you can not like that analogy, but — but what it captured was that there was an increasing sense — certainly, in the United States, and as I understand it, in certain Chinese decision making circles as well, that the relationship was headed for deepening competition, that the competition was simultaneously strategic, economic, and ideological in nature in the way that — that Carla pointed out in the sense that the competition involved questions of whether authoritarian or democratic systems were better suited for success in the 21st century And so, the response to coronavirus was viewed through that lens, it was viewed I think in a zero sum rather than a positive sum lens in both capitals And so, the initial response in Washington was, hey, great, this is going to accelerate U.S. China economic decoupling Firms are going to come home from China This is a big problem for China, maybe not a big problem for the world, that obviously was a misjudgment But as the crisis deepened, you saw a virtual absence of U.S. China cooperation or even the high level dialogue at — at certain point And so, the crisis has had the effect of sharpening all of the perceptions of danger and competition that were already moving the relationship in a — in a fairly challenging direction And so, if you look at the public polling and how Americans view China, coronavirus has accomplished something that a decade plus of assertive Chinese behavior in the South China Sea couldn’t, it’s convinced a majority of Americans that U.S. policy toward China should be either tougher than it is now or as tough as it is now, and that the Chinese Communist Party represents a significant challenge to their prosperity and wellbeing I’m sure there are similar dynamics at work in — in Beijing And so — you know, Ronald Reagan, when he was talking to Soviet leaders back in the 1980s, used to kind of bemuse everybody by saying, well, if aliens came down from outer space, the United States and the Soviet Union would resolve their differences very quickly and cooperate on the common threat We’ve had kind of the closest approximation of that happening in terms of this exogenous shock to the system over the past few months, but it’s actually pushed the two countries farther apart by highlighting all the things they don’t like about each other >> John Haskell: You brought up that Cold War analogy, which you hear people talk about on Capitol Hill and other places, and — you know, the commentary on that Where does that analogy fall short? >> Hal Brands: So, it falls short in a lot of places and I think that it’s important to clarify that — you know, people who use the new Cold War analogy usually aren’t saying that the U.S. China competition is exactly the same or nearly the same as the U.S. Soviet competition because there are so many obvious differences The level of economic integration between the United States and China is — orders of magnitude greater than it was for the U.S. and the Soviet Union The — the levels of interconnectedness between American allies and China are — are greater still And there are a variety of other ways in which the Chinese Regime is different than the Soviet regime, in which the geography of the competition is different, and so on and so forth I think the best argument you can make in favor of the Cold War analogy is basically twofold, that there are challenges the United States faced during the Cold War that it will face in a long term competition with China These challenges might be maintaining a diverse and fractious coalition over many years It might be using a comp as an opportunity to improve the functioning of one system and one’s quality at home Those sorts of broad challenges applied during the Cold War and I think, to some extent, they apply today The other good defense of the Cold War analogy I think is that the Cold War is simply the only time in America’s history where the United States has geared up over a period of decades for explicit self-conscious competition with an authoritarian power And so, we are going to, consciously or unconsciously, be pillaging the Cold War’s history for lessons in dealing with China And so, perhaps we ought to do it more formally and systematically rather than less formally and systematically >> John Haskell: Now Hal brought up — Carla, Hal brought up the question of whether autocratic or authoritarian regimes handled crises better than — than democracies Do you have — do you have perspective on that? >> Carla Freeman: Well, I think — I think if you compare the U.S. and — and Chinese responses you — you probably come out giving the Chinese higher marks in — in — before being able to manage and control the disease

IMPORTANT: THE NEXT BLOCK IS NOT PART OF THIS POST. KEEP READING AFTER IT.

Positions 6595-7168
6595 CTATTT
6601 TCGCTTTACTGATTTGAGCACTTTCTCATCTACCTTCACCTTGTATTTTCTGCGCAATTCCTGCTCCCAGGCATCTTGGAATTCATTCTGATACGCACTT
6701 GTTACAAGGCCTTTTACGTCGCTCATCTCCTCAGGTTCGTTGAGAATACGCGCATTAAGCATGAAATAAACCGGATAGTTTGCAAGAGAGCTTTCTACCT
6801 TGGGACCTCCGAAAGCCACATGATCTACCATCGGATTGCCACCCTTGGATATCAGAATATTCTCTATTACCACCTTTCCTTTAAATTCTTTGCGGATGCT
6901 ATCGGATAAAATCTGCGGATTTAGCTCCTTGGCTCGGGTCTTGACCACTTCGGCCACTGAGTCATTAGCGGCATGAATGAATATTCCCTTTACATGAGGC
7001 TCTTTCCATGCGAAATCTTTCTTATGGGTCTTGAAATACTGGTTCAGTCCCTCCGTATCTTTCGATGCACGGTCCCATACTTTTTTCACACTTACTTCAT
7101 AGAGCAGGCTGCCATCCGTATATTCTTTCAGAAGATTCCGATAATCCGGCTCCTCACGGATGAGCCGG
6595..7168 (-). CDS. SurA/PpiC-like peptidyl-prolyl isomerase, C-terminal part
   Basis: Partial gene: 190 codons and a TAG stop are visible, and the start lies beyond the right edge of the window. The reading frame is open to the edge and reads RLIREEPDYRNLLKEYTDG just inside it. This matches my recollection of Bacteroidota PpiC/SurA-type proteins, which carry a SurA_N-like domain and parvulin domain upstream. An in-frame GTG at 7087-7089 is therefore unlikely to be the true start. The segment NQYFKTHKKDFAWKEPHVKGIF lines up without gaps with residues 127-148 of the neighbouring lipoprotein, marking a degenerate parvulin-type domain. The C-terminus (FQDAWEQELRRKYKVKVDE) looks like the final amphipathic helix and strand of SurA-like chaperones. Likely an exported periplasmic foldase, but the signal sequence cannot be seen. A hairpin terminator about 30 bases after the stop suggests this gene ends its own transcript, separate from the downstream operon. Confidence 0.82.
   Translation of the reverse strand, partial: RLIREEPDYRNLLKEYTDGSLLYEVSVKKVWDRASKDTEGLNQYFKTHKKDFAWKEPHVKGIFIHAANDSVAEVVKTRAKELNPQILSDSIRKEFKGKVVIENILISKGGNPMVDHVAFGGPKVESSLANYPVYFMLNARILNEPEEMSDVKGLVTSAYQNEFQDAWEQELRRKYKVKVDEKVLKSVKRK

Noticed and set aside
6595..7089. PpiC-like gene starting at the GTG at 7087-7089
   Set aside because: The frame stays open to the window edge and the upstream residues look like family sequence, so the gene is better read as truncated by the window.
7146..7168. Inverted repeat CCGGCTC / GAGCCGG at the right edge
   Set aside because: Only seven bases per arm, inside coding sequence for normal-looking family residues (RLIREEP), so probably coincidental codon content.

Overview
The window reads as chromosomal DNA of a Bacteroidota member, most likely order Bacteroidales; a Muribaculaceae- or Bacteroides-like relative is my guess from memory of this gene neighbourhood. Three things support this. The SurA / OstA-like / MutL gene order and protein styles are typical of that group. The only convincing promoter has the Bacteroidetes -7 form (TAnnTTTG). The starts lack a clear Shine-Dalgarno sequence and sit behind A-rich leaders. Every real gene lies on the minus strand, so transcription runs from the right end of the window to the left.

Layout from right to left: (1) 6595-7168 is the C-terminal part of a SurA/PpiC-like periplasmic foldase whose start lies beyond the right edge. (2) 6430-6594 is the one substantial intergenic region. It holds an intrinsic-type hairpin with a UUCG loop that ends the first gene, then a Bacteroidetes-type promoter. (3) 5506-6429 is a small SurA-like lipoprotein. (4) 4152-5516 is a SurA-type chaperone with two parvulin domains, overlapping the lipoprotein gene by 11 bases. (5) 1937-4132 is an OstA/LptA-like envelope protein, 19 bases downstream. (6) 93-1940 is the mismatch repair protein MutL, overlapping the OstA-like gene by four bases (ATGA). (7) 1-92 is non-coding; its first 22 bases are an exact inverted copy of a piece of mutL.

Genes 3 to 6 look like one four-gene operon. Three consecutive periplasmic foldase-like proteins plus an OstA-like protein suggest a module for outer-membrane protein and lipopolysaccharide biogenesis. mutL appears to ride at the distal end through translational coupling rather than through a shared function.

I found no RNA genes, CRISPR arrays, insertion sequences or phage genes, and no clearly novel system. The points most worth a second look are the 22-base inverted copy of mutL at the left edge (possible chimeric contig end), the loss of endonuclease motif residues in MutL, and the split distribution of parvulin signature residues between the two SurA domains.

But it — it continues to flare up in China, of course, and — and it’s not over there yet, and we’re not sure exactly what they — this is — how the story will end But China has spent much of the last decade rebuilding its healthcare system and has — has an — a better ability to — to deliver treatment to large numbers of people, partly because it can — it can throw up buildings quickly, and — and order people to move from different regions, and — and so forth, and all of those things that — that authoritarian systems can do But, of course, the — the disease never would have progressed as rapidly as it did, and possibly would not have become the pandemic that it has become had China had a more open and transparent political system And now this is a lesson that [inaudible] and — during the SARS epi — epidemic of 2002, 2003 learned was — was that — you know, when it’s — it’s not unusual for local governments to suppress information I mean one of my colleagues has likened the situation sort of the drop Jaws movie, where — you know, the local mayor didn’t want to let anybody know that there was a — a man eating shark because he wanted to keep the beaches open So, it’s not — that — that, alone, is not a feature of an authoritarian system But the problem in China was that the desire to control information, suppress information, and so even though there were technical systems in place to — to report up the chain, the local government suppressed information But the big — but the big key was that — that — that the flows of information to — to experts and so on got stymied because — because Xi Jinping wanted to control — control the message And — and so, I — when — when — I’m going back to what I was saying about — [ Inaudible ] Learned about — about managing epidemics in China is that you need to have more channels of — for information and — and — and flows And so, after — after the SARS epidemic, there was an effort to relax controls over the media so that media could report more openly about problems at the local level, recognizing that local governments have — there’s this principle aging problem in between local governments and the central government Xi — Xi Jinping’s centralization and control over information is — and it’s strengthening of — of — of the authoritarian political system in China is definitely — has definitely been a huge source of the — of — of — of this rapid spread of the disease because it — there just wasn’t enough information getting out to the local public, and to the — to the — the international community early enough >> John Haskell: Hal, do you have a perspective on that? >> Hal Brands: Yeah I — I would add that — you know, while the Chinese seemed to have implemented some very harsh and — and effective measures in suppressing the disease aft — after it had progressed to a very dangerous point, it’s really hard for us to tell how effective that Chinese response has been because the information that’s coming out of China is so thoroughly distorted And so, my colleague Derek Scissors at — at AEI has done sort of some basic math checking Chinese numbers of reported cases and deaths gone under — from coronavirus, and basically, they don’t pass the laugh test and so it’s hard for us to know whether those numbers are off by a factor of two, or by a factor of ten, or whatever But it testifies to some of the problems that — that Carla was highlighting in dealing with authoritarian regimes And I — I would just add that I think you can find examples of authoritarian or quasi-authoritarian systems that have performed fairly well in dealing with coronavirus I think Singapore probably wins the prize in that respect You can also find examples of democracies that have actually performed exceedingly well in dealing with — with COVID, Taiwan, South Korea, New Zealand, Germany, even the [inaudible], a larger country And so, neither a political system seems to have a monopoly on success or failure in grappling with this — this disease My — I tend to think that democracies, on balance, will do better over the long run because they probably have higher levels of transparency, better information sharing, and more trust in government authorities, all of which public health people will tell you are critical to getting on top of pandemics, but you can find exceptions to those rules in the current case as well >> John Haskell: Let’s get to — Carla, let’s get to the — to the — something of that people in Congress